SINGAPORE – Rising protectionism is a threat to a global economic recovery, the Asia-Pacific Economic Cooperation (APEC) group said on Wednesday, vowing to stamp out such policies.

APEC trade ministers also agreed to intensify efforts to reach a global trade pact by 2010, seen as a way to spur the global economy out its worst downturn in decades.

If protectionism is not controlled, this could be a severe setback for our growth prospects, Singapore trade minister Lim Hng Kiang, the chair of the APEC meeting, told a news conference after a two-day meeting.

Trade officials at the meeting offered cautious optimism over their export outlooks, with China, leading hopes for a tentative global recovery, saying the decline in its exports could ease in the second half of the year.

Overall China's economy is stabilizing and improving. As for exports in the second half, we'll have to look at the global economic situation, Commerce Minister Chen Deming told reporters.

World Trade Organization Director-General Pascal Lamy, also at the meeting, said this month that governments were unfairly blocking trade in response to the global downturn, hurting wealthy economies most and raising concerns about stimulus measures in both rich and poor nations.

Protectionism does not protect, Lamy said on Wednesday.

Some APEC members criticized buy local campaigns during the talks, including by the United States, saying they were hurting exports, Thailand's commerce minister told reporters.

Michala Marcussen, head of strategy and economic research at Societe Generale Asset Management, said there was a clear risk of rising protectionism that would affect global trade although she did not think it would ever reach 1930s levels.

I think that politicians are committed to free trade but they have to face elections. The long-term win is clear but the short-term pain is not accepted by the electorate today.


Buy American provisions in the U.S. stimulus bill generally require public works projects funded by the bill to use only U.S.-made steel, iron and other manufactured goods. Other countries have also issued buy local policies.

U.S. Trade Representative Ron Kirk told reporters the Buy American campaign will not violate commitments of the WTO.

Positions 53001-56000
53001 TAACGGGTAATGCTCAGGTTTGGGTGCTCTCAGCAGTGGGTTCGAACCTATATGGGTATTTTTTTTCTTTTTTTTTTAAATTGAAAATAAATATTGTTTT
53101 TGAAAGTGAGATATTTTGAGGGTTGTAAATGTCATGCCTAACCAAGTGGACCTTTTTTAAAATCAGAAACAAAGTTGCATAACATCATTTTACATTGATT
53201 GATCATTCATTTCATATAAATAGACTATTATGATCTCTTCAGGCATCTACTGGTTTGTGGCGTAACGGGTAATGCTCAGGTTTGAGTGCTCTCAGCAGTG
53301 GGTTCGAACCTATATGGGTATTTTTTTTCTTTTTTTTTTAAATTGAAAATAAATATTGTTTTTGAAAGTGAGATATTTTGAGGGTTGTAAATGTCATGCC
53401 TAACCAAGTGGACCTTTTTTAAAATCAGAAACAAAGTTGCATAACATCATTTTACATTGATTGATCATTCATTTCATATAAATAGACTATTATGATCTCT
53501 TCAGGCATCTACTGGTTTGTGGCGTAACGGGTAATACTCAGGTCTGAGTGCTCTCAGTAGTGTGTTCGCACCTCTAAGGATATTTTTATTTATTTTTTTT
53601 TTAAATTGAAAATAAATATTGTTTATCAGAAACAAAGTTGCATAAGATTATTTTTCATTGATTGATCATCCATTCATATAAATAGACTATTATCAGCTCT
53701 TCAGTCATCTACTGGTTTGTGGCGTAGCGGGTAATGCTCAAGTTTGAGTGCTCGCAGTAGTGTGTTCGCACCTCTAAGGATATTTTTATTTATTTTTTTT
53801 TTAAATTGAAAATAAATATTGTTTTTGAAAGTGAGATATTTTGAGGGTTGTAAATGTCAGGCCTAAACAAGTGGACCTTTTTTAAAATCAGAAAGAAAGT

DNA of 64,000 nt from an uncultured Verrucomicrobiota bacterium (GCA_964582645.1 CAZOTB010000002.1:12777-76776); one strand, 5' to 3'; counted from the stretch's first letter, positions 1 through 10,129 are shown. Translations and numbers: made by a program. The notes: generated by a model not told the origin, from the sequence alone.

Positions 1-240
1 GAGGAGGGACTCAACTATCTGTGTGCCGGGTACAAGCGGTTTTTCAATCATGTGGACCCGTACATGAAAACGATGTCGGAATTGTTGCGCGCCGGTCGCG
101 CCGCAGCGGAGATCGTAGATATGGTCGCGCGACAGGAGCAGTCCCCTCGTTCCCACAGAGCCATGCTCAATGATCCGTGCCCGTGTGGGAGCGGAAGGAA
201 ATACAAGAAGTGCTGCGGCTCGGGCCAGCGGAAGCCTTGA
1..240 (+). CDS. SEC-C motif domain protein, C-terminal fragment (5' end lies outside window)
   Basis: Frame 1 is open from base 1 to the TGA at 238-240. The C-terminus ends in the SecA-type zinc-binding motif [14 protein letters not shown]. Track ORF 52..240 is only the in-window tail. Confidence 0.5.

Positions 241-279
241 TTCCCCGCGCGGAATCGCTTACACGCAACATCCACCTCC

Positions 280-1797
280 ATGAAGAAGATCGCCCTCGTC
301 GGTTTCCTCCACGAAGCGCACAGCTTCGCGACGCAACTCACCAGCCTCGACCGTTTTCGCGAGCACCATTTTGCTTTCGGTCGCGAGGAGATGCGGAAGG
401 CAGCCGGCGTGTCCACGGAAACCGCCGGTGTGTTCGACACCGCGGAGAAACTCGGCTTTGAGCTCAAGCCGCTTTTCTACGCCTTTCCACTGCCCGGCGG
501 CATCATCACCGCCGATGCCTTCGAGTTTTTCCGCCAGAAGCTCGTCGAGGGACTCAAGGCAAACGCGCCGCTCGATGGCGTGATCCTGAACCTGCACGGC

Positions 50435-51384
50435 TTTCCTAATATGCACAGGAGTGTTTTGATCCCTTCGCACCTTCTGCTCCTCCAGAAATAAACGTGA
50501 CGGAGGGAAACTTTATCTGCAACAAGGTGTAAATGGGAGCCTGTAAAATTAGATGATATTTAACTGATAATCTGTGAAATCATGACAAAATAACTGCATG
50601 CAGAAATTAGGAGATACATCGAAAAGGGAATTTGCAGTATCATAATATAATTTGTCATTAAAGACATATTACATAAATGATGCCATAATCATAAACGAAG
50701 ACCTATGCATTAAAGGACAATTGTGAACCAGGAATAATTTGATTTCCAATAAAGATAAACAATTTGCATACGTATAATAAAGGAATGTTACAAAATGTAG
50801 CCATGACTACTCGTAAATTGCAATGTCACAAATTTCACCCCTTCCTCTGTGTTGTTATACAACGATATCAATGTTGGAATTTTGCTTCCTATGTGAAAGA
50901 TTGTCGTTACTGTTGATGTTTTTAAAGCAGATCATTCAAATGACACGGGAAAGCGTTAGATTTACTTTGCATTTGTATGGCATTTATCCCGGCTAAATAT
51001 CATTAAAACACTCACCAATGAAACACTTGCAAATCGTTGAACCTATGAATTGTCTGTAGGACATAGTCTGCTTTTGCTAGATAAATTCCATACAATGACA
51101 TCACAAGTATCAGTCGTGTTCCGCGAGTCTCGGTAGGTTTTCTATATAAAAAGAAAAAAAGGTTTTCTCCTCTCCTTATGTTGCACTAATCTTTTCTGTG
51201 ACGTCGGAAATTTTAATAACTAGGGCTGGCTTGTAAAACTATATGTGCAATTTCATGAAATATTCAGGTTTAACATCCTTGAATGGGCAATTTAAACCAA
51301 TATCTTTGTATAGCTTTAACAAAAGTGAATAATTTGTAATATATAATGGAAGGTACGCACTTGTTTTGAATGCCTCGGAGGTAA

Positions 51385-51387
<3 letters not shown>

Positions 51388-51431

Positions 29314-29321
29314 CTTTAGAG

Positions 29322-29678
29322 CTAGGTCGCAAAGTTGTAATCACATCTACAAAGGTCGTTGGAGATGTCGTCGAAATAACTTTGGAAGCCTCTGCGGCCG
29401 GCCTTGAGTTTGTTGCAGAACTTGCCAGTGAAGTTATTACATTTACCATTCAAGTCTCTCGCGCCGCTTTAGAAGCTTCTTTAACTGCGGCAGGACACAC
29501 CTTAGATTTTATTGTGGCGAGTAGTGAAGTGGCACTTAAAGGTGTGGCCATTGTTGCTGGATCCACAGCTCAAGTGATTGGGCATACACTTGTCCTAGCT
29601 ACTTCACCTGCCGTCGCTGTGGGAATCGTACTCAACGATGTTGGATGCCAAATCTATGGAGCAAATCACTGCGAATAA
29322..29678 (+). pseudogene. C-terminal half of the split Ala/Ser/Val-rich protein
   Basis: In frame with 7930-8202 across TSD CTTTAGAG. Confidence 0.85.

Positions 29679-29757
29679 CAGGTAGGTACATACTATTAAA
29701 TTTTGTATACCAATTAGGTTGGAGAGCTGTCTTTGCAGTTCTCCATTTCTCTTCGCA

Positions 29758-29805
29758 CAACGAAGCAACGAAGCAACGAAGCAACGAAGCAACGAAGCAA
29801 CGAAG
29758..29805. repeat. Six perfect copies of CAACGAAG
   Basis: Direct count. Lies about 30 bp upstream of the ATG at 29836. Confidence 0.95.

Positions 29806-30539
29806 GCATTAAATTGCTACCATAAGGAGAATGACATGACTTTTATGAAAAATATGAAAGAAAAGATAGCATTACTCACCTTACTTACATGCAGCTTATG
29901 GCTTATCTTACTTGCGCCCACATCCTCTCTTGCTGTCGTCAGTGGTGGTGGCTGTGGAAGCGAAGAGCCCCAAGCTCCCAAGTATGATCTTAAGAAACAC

We would like a robust trade policy that is one that American people believe operates fairly in their favor as opposed to just the interest of one well as protecting the rights of workers that helps us to implement the president's number one objective -- that is to put Americans back to work, Kirk said.

The U.S. position on Buy American looked contradictory to the APEC statement. The 21-member APEC group, which includes the U.S., China, Russia and Japan, makes decisions by consensus and commitments are not binding.

Kirk said a review of U.S. trade policy was 80 to 90 percent complete. The U.S. has so far given little public indication on how it sees Doha talks progressing for a global trade pact, seen by some as insurance against protectionism.

The Doha round, launched in the Qatari capital in 2001 to help poor countries prosper through trade, has been written off many times as WTO members squabbled over calls to cut tariffs and subsidies to boost commerce in food, goods and services.

Lamy has estimated a Doha deal could boost the world economy by $130 billion.

World leaders will next look at progress in the Doha talks at a G20 summit in Pittsburgh in September. G8 nations agreed earlier this month to push for the Doha deal by 2010.

(Additional reporting by Kazunori Takada, Nopporn Wong-Anan, Kevin Lim and Kash Cheong; Writing by Neil Chatterjee; Editing by David Fox)